Winter 2015 at Lake Tahoe-Truckee: a roller-coaster ride so far |

Winter 2015 at Lake Tahoe-Truckee: a roller-coaster ride so far

The first significant storm in more than a month dumped nearly 2 feet of snow at Alpine Meadows by Feb. 9.
Courtesy Mark McLaughlin |

TAHOE-TRUCKEE, Calif. — It’s been an unusual winter so far at Truckee and Tahoe, with unprecedented dry conditions twice broken by “Atmospheric Rivers” that delivered prodigious moisture in short periods of time.

A quick look at the quirky weather pattern this season provides a snapshot into these Dr. Jekyll-Mr. Hyde swings between sun and rain.

Let’s start with the good news. The heavy precipitation over the past weekend (Feb. 6-9) was desperately needed in the Lake Tahoe-Truckee watersheds.

The first significant snow in more than six weeks was wet and heavy at local ski resorts, but snow depths at the highest elevations were boosted by up to 2 feet.

The big winner this time was Mt. Rose-Ski Tahoe, which pulled in a storm total of nearly 4 feet of fresh snow.

At the resorts, there was no bottomless Rocky Mountain powder for the fat board crowd, but after the driest January on record, the new snow greatly improved ski and snowboard conditions for both locals and visitors.

And the rain that fell made a decent contribution to our depleted lakes and reservoirs.


Atmospheric River storms, known colloquially as a “Pineapple Express,” are a big deal when it comes to our winter weather.

On average, about 30-50 percent of annual precipitation on the West Coast occurs in just a few AR events, and they are a vital component in our winter climate.

These relatively narrow and slow moving bands, about 250 to 300 miles wide, draw deep subtropical moisture across the Pacific Ocean past Hawaii.

Driven by high-altitude winds, an AR can move huge amounts of water in the atmosphere. A strong event can transport an amount of water vapor equivalent to the volume of water flowing at the mouth of the Mississippi River.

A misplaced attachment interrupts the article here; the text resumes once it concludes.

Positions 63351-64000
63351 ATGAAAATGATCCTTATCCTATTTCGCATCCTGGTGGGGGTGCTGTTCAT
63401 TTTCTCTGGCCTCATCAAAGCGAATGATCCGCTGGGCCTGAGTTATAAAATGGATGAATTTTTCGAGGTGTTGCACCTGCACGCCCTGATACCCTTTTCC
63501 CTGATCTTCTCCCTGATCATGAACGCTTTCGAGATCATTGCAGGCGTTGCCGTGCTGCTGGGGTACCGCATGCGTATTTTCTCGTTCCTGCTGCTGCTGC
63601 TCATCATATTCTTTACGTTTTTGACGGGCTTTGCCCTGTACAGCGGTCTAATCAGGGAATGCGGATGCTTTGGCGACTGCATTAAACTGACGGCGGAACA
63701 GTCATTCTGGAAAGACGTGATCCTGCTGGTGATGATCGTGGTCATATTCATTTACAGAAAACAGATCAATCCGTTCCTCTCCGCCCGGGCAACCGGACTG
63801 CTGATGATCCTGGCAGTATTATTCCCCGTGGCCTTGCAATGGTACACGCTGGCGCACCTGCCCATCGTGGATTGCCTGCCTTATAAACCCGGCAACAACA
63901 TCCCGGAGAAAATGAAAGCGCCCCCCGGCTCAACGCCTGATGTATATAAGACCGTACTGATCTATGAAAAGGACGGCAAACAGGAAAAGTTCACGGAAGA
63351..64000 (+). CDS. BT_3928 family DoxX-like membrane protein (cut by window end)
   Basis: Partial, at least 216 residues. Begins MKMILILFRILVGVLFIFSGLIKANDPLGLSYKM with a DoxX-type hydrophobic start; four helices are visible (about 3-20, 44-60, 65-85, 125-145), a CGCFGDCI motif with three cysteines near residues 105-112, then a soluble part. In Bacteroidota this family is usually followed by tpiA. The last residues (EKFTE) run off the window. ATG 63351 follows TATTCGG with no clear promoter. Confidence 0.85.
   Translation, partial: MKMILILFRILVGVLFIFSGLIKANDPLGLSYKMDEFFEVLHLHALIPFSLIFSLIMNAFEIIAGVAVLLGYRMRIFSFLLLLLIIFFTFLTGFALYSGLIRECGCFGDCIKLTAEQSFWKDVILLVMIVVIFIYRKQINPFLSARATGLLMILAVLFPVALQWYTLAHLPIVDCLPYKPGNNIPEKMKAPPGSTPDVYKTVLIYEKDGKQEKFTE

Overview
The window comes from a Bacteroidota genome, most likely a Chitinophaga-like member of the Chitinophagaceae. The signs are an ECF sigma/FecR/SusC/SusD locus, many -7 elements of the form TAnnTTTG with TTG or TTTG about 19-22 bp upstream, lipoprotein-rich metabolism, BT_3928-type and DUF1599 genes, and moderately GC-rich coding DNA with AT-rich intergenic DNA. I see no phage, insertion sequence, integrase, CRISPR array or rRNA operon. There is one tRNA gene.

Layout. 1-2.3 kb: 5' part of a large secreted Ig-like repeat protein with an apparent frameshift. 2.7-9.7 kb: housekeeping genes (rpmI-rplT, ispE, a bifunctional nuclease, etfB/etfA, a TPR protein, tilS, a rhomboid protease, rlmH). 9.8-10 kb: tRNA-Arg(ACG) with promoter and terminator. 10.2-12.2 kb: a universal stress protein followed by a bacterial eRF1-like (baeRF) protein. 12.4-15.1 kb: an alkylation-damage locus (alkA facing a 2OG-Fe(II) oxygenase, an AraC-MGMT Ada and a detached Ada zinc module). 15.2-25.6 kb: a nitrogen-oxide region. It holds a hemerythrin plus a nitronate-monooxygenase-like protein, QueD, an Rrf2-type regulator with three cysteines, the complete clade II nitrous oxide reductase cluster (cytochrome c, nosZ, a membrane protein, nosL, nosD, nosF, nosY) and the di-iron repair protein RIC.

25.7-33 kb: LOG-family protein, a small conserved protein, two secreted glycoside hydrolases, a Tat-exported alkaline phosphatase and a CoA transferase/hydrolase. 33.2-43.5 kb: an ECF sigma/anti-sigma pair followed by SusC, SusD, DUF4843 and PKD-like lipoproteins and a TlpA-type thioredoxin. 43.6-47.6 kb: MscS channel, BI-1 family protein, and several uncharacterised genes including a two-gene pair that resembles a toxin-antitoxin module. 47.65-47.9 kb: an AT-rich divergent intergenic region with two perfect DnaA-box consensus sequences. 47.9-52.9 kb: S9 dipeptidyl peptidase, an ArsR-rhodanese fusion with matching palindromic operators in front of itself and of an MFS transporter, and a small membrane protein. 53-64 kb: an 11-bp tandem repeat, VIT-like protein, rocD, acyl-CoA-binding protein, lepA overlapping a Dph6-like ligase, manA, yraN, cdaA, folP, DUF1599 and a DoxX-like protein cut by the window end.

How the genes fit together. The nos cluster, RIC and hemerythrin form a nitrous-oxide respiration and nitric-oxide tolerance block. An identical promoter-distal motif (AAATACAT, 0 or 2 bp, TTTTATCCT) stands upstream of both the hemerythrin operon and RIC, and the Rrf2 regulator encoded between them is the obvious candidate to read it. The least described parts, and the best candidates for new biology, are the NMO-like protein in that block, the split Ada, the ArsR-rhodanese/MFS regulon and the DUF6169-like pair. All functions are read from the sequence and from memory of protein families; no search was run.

California typically experiences five or six ARs each winter, and they can collectively provide nearly half of the state’s freshwater supply.

The strongest ARs transport the most water and bring the most extreme winds. Sometimes these powerful storms can stall over the Sierra watershed and create catastrophic floods and damage.

Recent examples include the 1986 and 1997 floods that were both generated when ARs dumped more than 30 inches of rain in a relatively short period of time.

The high-elevation rain also melts the existing snowpack, which increases water runoff. This combination of heavy rain and melting snow causes most of the floods in California and western Nevada, and are known as “wet mantle” events.

Extremely high winds are often associated with stronger ARs, and the most recent storm was no exception. Sierra ridge gusts approached 150 miles per hour, and along the eastern Sierra Front near Reno and Carson City, wind gusts at 60 to 70 mph were widespread.

At times, extreme gusts up to 90 mph roared through many western Nevada valleys. The fierce wind toppled large trees, blew down power lines, overturned tractor-trailers, and caused significant property damage.


While the recent storms were a big boost for conditions at local ski resorts, it did not materially help the Sierra snowpack.

Due to the storm’s subtropical origin, snow levels remained mostly above 7,500 feet, meaning that the majority of the precipitation fell as rain.

The base of Homewood Mountain Resort picked up more than 3 inches of rain in just one 24-hour period.

A recent snow survey in the Lake Tahoe basin indicated that the meager snowpack contains less than 20 percent of the average water content for the date.

One reason that number is so low is that two of the six snow survey locations have no snow at all. Lake Tahoe’s snowpack is the lowest for Feb. 1 since snowfall telemetry sites were installed in the 1980s.

With such dismal numbers, hydrologists are already warning public agencies and farming interests to prepare for a fourth year of below-normal surface water supplies.

The month of January really hurt us water-wise. Normally January is the wettest month of the year, but in 2015, virtually no precipitation fell, and South Lake Tahoe’s temperature averaged nearly 9 degrees above normal.

At the Central Sierra Snow Lab at 6,900 feet near Donner Pass, station manager Randall Osterhuber measured only 1.4 inches of snow last month, compared to the January average of 81 inches.

In San Francisco, the month of January in 2015, 2014, and 2013 all rank in the top five driest since records began in 1850.

— Tahoe historian Mark McLaughlin is a nationally published author and professional speaker. His award-winning books are available at stores or at Mark can be reached at Check out Marks blog:

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